"Heart disease warning: Lack of exercise is worse risk for over-30s women than smoking or obesity," The Independent reports. It is important to stress that this headline is based on a result that is applicable to a population, not to an individual.
The Australian study the headline is reporting on looked at population attributable risk, or PARs. PARs can be used to estimate the proportion of cases of a disease, such as heart disease, that would not occur in a population if the risk factor, such as inactivity, was eliminated.
The researchers wanted to determine the proportion of heart disease that was attributable to four specific risk factors: smoking, physical inactivity, high body mass index, and high blood pressure. They looked at groups of women of different ages.
Two key findings of the study were that:
It pays to emphasise that factors could have the greatest PAR simply because they are the most common, rather than because they are associated with the greatest increase in risk for the individual. In fact, smoking was associated with the greatest increase in risk of heart disease at all ages.
It would be unwise to think you could offset one risk against another. Just because you take regular exercise does not mean that it is safe for you to smoke.
The study was carried out by researchers from the University of Sydney and the University of Queensland in Australia.
Some of the data came from the Australian Longitudinal Study on Women's Health, funded by the Australian Department of Health. One of the researchers was supported by the Australian National Health and Medical Research Council.
The study was published in the peer-reviewed British Journal of Sports Medicine.
The results of the study were reported well by BBC News and The Daily Telegraph. However, the Daily Mail has misinterpreted the meaning of the figures reported in the study – specifically, how the population attributable risk tool "works".
It reports that individual women in their thirties who are inactive are almost 50% more likely to develop heart disease. However, the study refers to outcomes at the population level.
The 50% figure actually refers to the proportion of heart disease cases that could be eliminated from the population as a whole if this inactivity was not present.
It could be the case that eliminating a risk factor reduces the number of cases the most because it is the most common risk factor in a population, rather than because it is associated with the greatest increase in risk for the individual.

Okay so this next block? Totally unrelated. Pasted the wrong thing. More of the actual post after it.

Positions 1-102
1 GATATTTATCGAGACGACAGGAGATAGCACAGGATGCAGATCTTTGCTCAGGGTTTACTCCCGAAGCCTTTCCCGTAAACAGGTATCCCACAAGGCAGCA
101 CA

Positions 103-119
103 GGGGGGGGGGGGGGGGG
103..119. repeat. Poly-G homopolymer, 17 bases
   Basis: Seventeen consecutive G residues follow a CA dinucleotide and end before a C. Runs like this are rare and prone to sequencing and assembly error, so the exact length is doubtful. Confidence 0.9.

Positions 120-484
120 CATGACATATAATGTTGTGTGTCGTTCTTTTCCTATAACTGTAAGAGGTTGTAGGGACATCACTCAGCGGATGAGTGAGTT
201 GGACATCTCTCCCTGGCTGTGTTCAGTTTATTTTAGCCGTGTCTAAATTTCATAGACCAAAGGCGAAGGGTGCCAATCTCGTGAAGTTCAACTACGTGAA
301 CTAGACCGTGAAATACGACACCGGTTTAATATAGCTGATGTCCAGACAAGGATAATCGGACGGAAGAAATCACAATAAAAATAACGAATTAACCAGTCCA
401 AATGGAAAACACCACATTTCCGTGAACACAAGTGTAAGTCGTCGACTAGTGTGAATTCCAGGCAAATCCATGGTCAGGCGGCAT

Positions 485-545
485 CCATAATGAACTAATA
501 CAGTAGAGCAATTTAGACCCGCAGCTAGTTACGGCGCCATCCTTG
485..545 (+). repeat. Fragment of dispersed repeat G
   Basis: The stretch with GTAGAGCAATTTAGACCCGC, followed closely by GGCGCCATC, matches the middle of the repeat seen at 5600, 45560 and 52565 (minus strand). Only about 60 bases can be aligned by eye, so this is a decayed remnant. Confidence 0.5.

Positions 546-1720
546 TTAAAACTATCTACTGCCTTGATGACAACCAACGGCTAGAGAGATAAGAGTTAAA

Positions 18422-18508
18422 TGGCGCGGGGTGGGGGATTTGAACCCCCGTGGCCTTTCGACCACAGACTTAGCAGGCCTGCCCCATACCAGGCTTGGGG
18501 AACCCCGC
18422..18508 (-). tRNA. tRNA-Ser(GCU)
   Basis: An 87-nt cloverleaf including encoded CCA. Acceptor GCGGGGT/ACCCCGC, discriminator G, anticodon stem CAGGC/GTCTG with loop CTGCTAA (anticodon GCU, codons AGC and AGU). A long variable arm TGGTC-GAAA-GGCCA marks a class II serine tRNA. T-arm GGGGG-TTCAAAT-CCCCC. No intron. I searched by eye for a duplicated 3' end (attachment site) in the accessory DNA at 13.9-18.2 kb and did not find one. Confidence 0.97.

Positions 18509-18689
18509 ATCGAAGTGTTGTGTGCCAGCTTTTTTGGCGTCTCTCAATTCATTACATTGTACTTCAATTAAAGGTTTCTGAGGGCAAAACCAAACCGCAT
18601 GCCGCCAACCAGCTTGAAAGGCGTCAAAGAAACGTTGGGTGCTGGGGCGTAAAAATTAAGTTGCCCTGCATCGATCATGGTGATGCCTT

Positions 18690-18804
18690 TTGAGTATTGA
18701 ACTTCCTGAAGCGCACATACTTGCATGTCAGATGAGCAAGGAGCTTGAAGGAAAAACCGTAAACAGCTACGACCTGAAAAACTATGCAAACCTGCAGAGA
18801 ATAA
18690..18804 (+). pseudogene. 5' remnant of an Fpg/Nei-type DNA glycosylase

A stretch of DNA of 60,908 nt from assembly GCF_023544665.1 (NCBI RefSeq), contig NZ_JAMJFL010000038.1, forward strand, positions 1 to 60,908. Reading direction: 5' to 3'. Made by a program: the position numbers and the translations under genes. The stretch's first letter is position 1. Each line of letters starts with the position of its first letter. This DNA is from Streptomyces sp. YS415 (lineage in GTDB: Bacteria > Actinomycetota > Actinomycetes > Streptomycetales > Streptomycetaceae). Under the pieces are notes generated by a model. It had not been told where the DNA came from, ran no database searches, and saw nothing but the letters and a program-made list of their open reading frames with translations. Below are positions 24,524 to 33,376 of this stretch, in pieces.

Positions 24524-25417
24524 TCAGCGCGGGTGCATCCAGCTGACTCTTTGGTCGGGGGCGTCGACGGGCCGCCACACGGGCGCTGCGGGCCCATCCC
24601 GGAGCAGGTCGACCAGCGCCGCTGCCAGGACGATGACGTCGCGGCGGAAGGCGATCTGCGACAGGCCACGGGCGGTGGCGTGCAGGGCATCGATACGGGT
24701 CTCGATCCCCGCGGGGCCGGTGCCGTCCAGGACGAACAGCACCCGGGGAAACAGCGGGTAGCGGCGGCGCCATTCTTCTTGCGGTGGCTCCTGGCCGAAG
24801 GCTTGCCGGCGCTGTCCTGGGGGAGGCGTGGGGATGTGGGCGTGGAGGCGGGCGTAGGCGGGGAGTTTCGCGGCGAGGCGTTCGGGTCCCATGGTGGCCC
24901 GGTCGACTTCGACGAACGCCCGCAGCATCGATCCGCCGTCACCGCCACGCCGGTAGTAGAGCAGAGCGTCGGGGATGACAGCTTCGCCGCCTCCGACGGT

This was an analysis of data from cohort studies. It aimed to determine the proportion of heart disease attributable to four specific risk factors in Australian women of different ages.
The figure the researchers were calculating is called population attributable risk, or PAR. It indicates the proportion of cases of a disease that would not occur in a population if a risk factor was eliminated. PAR depends on how common a risk factor is (its prevalence) and the strength of its association with the disease.
Researchers and policy makers can use these figures to help them decide which risk factors they should be targeting to get the greatest reduction in disease in the population as a whole.
The researchers calculated population attributable risk for heart disease that was attributable to four risk factors:
To do this, they used relative risks of heart disease associated with high BMI, smoking, high blood pressure and physical activity from the Global Burden of Disease reports.
The relative risks give a measure of the strength of the association between each risk factor and heart disease. The Global Burden of Disease reported relative risks based on pooling of results (meta-analyses) of epidemiological studies.
As the risk associated with risk factors varies by age and with sex, the researchers used relative risks specifically for women and the age groups they were looking at.
Relative risks in the Global Burden of Disease reports compared the risk of heart disease for:
The latter was assessed using what is known as MET (metabolic equivalents), a calculation of how much energy is burned off over a minute during certain activities. For example, for most people, running at 10 mph is equal to 16 METs.